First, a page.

This morning, I started writing about a podcast episode I enjoyed that touched on the theme of reductionism. In doing so, I was reminded of Intelligent Design exponent Michael Behe’s notion of irreducible complexity, which led me to write an extensive aside about Intelligent Design that I’m now going to publish as a brief post in its own right.
The gist of the Intelligent Design argument – of which irreducible complexity is an important part – is that the universe is too complex, too fine-tuned and too statistically unlikely to have come about without a designer. Even the simplest life forms are far too complex to have come into being out of natural causes.[1. If you want to hear someone arguing this position, there are many examples on YouTube, such as Dinesh D’Souza arguing here that for a cell to have come to being in a warm pond would be tantamount to a skyscraper or car suddenly appearing: http://www.youtube.com/watch?v=9V85OykSDT8&feature=youtu.be&t=30m00s] The existence of a designer is, therefore, the most plausible theory, they claim.
Many (practically all, in fact) supporters of Intelligent Design use the theory to support belief in God.[2. Intelligent Design theory is a contemporary facet of the old Teleological Argument for the Existence of God, which is most popularly associated with William Paley: http://plato.stanford.edu/entries/teleological-arguments/] Behe himself, however, has pointed out that the theory does not tell us much about the nature of the designer or designers.[3. I heard Behe, himself a Roman Catholic, interviewed on this topic in the documentary, Flock of Dodos: http://www.youtube.com/watch?v=GU8V5oTIwKM] After all, to apply one of 18th century philosopher David Hume’s many ideas on the topic: a skyscraper is designed and built not by a single entity, but by a large group of workers who are dead within a hundred years of building the thing.
There are many strong arguments against Intelligent Design, but the one great big question that completely destroys the theory is the following (note that I’ve worded this to emphasize notions of complexity):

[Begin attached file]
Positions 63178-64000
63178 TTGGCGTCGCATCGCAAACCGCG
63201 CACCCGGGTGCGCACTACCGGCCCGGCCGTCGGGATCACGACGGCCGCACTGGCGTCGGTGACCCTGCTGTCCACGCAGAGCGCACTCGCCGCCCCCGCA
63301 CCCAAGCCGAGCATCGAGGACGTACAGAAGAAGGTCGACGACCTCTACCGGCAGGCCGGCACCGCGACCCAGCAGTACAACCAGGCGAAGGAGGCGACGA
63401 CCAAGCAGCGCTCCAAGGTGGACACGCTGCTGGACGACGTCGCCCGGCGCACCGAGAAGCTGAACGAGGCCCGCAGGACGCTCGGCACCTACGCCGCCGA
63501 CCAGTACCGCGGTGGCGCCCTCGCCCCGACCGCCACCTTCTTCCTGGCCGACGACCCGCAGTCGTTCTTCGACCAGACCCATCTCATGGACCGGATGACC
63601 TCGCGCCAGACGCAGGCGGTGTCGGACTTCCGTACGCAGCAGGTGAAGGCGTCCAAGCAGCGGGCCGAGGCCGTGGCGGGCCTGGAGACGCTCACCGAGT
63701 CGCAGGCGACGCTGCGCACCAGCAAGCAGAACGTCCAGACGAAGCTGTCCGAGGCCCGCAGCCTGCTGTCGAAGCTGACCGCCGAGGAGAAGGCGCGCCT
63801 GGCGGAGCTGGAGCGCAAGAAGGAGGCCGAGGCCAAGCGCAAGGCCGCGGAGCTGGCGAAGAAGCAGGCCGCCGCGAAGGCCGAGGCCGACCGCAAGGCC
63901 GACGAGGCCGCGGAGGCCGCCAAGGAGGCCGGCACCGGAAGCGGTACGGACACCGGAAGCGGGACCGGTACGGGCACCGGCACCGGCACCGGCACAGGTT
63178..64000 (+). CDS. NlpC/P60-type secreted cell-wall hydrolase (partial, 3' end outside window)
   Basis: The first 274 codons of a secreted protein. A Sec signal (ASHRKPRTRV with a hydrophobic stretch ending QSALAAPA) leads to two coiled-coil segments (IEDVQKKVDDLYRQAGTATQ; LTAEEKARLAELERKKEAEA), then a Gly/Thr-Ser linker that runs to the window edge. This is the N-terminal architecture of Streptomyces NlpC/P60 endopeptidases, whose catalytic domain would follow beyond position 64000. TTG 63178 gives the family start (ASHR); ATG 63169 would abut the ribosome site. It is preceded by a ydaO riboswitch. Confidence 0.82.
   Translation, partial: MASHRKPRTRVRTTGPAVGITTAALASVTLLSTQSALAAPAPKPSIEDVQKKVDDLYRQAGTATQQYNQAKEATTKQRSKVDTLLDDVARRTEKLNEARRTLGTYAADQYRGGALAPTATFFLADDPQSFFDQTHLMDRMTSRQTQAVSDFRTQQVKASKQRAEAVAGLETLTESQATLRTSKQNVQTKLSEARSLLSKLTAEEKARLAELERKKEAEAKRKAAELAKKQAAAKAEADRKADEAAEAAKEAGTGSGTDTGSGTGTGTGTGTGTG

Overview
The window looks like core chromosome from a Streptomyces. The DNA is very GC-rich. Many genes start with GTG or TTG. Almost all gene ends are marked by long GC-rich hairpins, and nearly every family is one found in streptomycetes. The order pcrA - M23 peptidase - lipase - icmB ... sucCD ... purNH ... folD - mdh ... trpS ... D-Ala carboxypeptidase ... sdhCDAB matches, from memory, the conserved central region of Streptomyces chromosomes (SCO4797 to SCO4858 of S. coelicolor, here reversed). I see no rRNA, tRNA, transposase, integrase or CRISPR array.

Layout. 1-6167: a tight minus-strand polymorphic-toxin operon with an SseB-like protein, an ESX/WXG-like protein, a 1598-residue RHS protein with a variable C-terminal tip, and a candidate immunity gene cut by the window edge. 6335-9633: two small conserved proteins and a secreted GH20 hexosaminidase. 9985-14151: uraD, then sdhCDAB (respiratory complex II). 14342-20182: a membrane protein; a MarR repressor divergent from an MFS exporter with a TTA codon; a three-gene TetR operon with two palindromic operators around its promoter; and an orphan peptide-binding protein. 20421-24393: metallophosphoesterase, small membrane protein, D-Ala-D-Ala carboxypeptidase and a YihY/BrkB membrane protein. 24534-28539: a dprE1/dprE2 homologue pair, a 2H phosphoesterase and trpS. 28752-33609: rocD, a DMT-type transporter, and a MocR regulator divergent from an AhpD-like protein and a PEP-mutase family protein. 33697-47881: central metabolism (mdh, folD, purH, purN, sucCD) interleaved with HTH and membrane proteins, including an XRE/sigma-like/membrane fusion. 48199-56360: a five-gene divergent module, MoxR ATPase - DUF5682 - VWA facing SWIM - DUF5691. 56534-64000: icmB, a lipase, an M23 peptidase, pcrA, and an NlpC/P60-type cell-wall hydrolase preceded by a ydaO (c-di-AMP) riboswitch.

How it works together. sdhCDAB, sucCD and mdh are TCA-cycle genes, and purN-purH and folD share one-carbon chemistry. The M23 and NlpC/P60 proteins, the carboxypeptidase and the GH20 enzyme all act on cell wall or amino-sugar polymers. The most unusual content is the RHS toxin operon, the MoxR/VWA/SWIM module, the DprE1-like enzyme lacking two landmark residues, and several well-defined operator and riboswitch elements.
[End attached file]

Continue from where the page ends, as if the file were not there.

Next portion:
If the universe is too complex to have come into being on its own and therefore required a designer, and if God himself is infinitely more perfect and complex than the universe, then is it not required that a designer designed God?
In other words, there is the implication in Intelligent Design that at some point, a complex un-designed designer came into existence, presumably – Behe’s qualifiers notwithstanding – one who is perfect, all-loving, all-knowing, all-powerful, etc. Most Christians, however, will point out that God is infinite and has no starting point.[4. For a philosophical explanation of this, see Thomas Aquinas’ Cosmological Argument, which has its roots in Aristotle via Islamic philosophers: http://plato.stanford.edu/entries/cosmological-argument/]
That’s fine, but it only further takes the steam out of Intelligent Design theory, which presents itself as a more rational, scientifically plausible explanation for the existence of the universe and life than what most scientists currently accept. That is, it’s harder to accept an infinitely complex and perfect sentient creator coming into being without a designer than it is to accept a far less complex and less perfect finite universe coming into being without a designer.
I propose an alternative perspective: That the complexities of the universe are beyond human understanding says more about the simplicity of the current state of the human mind than it does about the nature of the universe. I have a hard time believing that a species that has not yet even figured out how to live peacefully and nondestructively has evolved anywhere near the point of being able to make accurate declarations about what qualifies as impossibly complex.
My favorite argument for the existence of God is the simplest: “I look at the world and, inexplicably, I feel His presence.” It seems to me that to acknowledge the possibility for science to threaten such a feeling is to point to the possibility that the feeling is dependent upon special conditions in which there exists the idea that God exists. If God exists, the effects of God’s presence should obtain regardless of explicit philosophical or implicit scientific claims to the contrary.